Compassion can be exhausting and frustrating. It often won’t turn out the way we want. But that’s OK—God has it under control. Our responsibility is to reflect God in the process as we make loads lighter.

This leads to this week’s One Big Question . . . Who are you looking out for? If this sounds familiar, it’s because it is. It’s the same question we asked last week. We think, if answered honestly, it’ll take more than a week to figure out. So take your time and prayerfully consider who you need to look out for, recognizing it could get complicated.

April 21 | Fueled by Grace

Text: Acts 4.32-37

In the earliest days of the Church, soon after Jesus ascended to heaven, we see the difference between “have to” and “get to.” With the significant needs of fellow believers in Jesus right in front of them, “…there were no needy persons among them. For from time to time those who owned land or houses sold them, brought the money from the sales…and it was distributed to anyone who had need” (Acts 4.34-35).

Responding to the grace they’d received from God, those who had the ability demonstrated that grace to those in need. Because someone “looked out” for them, they did the same for someone else.

As recipients of God’s generosity and grace, it wasn’t a situation where these believers “had to” assist the needy: they “got to” help them. We get the sense because they recognized the helplessness from which God saved them, it was only natural they do what they could to alleviate the helplessness they saw with their brothers and sisters in Christ. Understanding the helplessness from which God has rescued us motivates us as we “get to” help others. Grace fuels our compassion.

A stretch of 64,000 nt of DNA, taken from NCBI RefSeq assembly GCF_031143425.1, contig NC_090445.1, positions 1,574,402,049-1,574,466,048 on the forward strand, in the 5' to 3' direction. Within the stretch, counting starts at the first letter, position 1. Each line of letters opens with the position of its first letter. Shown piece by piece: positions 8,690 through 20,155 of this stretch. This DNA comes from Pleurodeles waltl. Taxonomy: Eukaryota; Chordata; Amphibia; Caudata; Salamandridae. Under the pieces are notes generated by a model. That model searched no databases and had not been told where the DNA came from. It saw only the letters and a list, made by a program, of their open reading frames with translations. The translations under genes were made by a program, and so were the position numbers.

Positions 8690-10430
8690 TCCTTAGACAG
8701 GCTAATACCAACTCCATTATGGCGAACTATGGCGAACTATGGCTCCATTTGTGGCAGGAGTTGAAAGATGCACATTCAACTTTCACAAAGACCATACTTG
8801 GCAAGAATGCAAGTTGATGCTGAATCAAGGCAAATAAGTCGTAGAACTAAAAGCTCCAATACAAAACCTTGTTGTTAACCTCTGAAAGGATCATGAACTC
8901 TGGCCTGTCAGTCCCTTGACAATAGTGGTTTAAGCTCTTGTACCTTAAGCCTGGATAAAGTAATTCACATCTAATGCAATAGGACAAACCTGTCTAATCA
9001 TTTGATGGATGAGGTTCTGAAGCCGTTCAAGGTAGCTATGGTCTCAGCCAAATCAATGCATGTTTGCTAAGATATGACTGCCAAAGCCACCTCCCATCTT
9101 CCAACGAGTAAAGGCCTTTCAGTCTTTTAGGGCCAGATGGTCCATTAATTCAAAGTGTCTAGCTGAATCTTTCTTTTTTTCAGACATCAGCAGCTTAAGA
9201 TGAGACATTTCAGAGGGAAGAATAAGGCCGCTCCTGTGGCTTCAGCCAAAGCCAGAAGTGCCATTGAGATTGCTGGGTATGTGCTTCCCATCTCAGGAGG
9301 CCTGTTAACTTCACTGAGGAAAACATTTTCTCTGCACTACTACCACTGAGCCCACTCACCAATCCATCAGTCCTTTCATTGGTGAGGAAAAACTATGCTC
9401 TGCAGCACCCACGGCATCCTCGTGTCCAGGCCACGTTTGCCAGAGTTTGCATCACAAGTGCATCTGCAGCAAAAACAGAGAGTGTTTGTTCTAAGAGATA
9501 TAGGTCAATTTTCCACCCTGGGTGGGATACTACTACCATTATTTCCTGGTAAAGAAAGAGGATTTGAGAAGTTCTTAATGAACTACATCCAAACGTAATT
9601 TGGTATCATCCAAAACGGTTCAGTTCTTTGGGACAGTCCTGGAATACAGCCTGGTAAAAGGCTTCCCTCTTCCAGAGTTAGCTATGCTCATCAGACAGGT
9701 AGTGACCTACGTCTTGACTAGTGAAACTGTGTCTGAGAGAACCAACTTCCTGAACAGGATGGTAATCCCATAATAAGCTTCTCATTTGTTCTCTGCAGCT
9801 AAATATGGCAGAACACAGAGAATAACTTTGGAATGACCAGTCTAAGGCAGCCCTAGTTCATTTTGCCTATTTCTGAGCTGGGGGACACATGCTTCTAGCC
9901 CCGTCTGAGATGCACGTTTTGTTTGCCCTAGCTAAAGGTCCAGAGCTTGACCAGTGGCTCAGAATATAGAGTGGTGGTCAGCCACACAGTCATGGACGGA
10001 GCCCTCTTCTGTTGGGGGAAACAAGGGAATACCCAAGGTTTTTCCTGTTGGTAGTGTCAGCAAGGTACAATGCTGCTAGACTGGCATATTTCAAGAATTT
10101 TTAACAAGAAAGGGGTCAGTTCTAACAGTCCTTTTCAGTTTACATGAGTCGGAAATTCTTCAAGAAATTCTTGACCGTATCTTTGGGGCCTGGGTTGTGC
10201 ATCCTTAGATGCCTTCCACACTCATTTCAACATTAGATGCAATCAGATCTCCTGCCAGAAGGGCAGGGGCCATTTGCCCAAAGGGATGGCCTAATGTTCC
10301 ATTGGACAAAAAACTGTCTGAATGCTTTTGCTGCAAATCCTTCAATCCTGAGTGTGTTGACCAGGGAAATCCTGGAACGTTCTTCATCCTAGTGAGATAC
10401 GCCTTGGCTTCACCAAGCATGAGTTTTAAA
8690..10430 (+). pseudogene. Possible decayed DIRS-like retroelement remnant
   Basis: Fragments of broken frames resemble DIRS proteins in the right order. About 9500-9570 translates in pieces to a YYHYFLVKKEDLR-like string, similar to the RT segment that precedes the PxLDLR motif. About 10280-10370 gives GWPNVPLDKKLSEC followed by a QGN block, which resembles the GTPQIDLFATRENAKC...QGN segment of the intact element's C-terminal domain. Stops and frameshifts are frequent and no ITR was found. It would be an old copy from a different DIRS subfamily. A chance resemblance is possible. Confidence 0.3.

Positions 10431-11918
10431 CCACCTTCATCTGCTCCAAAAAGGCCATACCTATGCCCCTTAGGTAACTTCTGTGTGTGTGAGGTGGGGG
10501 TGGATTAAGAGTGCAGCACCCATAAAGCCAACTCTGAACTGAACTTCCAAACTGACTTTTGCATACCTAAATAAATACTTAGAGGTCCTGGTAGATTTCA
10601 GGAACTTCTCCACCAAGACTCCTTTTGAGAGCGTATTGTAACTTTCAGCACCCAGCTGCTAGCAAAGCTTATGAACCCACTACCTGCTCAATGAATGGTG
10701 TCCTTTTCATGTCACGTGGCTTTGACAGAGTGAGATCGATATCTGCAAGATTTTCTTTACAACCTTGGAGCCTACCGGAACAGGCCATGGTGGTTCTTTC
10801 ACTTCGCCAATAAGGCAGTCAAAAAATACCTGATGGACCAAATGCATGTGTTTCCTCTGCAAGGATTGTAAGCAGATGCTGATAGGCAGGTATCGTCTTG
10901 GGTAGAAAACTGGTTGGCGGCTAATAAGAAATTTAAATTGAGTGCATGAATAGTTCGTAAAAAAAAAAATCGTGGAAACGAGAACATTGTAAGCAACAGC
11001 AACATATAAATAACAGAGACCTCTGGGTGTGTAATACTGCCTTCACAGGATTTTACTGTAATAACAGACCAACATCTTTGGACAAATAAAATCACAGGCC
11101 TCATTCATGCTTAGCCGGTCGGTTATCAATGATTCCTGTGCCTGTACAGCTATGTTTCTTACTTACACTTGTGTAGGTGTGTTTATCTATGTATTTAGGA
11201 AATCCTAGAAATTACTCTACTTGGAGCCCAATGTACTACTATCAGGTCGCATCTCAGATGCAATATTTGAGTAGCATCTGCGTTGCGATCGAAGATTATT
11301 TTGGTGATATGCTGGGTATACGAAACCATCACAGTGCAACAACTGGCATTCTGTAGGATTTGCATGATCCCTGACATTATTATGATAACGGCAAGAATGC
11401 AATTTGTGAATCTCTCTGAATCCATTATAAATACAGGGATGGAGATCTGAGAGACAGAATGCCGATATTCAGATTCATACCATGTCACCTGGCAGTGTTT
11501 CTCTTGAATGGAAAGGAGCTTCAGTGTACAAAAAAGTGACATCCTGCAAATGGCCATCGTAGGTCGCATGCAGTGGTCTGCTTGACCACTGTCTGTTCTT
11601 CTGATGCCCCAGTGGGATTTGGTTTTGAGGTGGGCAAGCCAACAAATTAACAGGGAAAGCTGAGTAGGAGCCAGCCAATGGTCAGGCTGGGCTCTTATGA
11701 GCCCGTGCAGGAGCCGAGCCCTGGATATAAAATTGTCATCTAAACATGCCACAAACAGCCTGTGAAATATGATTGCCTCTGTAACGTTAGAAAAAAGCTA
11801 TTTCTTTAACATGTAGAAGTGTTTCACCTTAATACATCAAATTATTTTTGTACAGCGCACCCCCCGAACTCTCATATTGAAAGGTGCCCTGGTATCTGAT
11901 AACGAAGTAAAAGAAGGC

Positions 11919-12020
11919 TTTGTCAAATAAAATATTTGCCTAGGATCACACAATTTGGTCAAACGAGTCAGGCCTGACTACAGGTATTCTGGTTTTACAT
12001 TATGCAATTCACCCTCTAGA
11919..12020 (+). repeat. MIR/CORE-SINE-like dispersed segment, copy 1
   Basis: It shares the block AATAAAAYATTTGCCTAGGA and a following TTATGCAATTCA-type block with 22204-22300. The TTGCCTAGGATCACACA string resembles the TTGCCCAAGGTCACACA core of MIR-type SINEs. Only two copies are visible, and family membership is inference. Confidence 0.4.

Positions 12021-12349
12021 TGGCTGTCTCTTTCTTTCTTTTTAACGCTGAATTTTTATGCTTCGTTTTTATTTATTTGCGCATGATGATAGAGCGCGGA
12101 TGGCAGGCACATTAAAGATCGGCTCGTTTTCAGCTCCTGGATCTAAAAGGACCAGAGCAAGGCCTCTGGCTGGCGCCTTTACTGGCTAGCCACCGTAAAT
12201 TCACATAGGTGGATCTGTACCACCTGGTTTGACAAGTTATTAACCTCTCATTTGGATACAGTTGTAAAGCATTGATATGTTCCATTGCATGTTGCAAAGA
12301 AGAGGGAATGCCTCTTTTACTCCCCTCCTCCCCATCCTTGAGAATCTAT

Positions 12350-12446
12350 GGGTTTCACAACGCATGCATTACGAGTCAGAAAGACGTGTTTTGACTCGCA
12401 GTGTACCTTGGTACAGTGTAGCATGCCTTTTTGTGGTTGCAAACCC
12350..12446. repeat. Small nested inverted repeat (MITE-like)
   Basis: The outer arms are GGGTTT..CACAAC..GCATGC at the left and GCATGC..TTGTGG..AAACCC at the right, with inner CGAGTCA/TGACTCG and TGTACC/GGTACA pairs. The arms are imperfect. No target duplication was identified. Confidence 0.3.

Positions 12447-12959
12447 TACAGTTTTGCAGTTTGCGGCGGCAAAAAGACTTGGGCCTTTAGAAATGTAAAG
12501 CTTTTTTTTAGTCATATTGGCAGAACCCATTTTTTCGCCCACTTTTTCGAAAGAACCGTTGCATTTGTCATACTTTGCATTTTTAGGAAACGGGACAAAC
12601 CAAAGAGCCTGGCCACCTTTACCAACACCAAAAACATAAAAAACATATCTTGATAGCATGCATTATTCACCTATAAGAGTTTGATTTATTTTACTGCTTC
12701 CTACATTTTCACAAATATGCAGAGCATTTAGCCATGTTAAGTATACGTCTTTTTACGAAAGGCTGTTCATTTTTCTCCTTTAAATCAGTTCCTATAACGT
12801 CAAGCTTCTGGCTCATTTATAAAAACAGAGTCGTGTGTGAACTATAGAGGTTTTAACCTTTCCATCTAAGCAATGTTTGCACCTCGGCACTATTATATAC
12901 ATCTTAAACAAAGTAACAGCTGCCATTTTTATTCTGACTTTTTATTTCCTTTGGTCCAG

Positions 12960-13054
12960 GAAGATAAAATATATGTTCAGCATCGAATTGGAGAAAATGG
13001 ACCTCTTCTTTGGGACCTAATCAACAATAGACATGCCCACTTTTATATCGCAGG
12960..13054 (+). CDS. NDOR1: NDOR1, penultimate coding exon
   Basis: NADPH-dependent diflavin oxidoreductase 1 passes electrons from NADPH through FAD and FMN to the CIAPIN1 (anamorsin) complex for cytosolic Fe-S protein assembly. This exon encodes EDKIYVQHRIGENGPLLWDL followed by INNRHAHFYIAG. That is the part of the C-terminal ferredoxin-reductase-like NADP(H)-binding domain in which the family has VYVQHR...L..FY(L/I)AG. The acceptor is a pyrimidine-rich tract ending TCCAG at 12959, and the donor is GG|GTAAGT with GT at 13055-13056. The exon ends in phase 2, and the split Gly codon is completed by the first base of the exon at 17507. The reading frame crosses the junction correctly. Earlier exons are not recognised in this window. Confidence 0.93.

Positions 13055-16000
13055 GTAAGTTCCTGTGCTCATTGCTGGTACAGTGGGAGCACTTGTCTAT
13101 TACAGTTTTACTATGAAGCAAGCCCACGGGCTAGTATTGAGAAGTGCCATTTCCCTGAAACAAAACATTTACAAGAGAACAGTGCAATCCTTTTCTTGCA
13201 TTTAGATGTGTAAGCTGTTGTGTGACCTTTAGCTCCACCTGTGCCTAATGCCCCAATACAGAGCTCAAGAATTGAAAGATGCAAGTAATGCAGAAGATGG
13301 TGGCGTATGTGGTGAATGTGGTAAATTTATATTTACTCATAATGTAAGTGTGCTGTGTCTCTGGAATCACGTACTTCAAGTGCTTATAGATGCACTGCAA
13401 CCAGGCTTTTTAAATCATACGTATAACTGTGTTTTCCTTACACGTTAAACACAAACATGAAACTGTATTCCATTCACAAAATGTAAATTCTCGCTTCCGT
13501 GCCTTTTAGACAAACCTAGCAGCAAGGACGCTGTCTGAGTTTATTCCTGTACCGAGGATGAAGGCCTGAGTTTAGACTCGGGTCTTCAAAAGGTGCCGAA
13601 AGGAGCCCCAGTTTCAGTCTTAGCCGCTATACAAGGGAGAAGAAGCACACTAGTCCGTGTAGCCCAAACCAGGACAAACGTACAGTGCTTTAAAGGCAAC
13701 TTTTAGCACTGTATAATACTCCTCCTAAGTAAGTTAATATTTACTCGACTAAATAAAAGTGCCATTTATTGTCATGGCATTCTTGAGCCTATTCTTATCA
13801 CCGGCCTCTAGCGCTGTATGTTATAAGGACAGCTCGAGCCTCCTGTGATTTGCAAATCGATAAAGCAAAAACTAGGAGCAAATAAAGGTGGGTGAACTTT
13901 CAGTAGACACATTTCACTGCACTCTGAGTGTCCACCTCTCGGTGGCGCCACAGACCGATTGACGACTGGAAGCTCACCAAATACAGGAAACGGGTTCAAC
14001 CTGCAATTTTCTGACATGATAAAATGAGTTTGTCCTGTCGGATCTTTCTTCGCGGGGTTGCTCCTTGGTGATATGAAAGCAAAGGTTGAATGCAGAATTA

To better understand God’s grace in your life, and to be able to tell it well, write your story. Spend some time on this and really think it through. Condense it to one paragraph (three minutes speaking). For help, especially if you’ve never done it, go here.

April 20 | Compassion

Text: Psalm 145

Our compassion for each other is rooted in God’s compassion. We’re to be compassionate, primarily, because God is compassionate. When we identify with those who are suffering—and move to alleviate that suffering—we’re not only reflecting God’s character, we’re showing the world how God acts toward us.

Israel’s second king, David, highlighted this aspect of God’s character, “The Lord is gracious and compassionate, slow to anger and rich in love. The Lord is good to all; he has compassion on all he has made” (Psalm 145.8-9). One of seven places in the Old Testament where this statement appears, God is adamant that his people know he is compassionate: “To the suffering, the weak, the foolish, the despondent…he feels for them, he feels with them” (C.H. Spurgeon, The Treasury of David, Vol. 3, p. 378).

God’s compassion was just one of many reasons David exclaimed, “I will exalt you, my God the King; I will praise you for ever and ever. Every day I will praise you and extol your name for ever and ever” (Psalm 145.1-2).

In the same way David was driven to worship by God’s compassion, so should we. Listen to Elevation Worship’s “Mercy Reigns” as you begin what may be a very busy week. Welcome God into it by worshiping him for his compassion.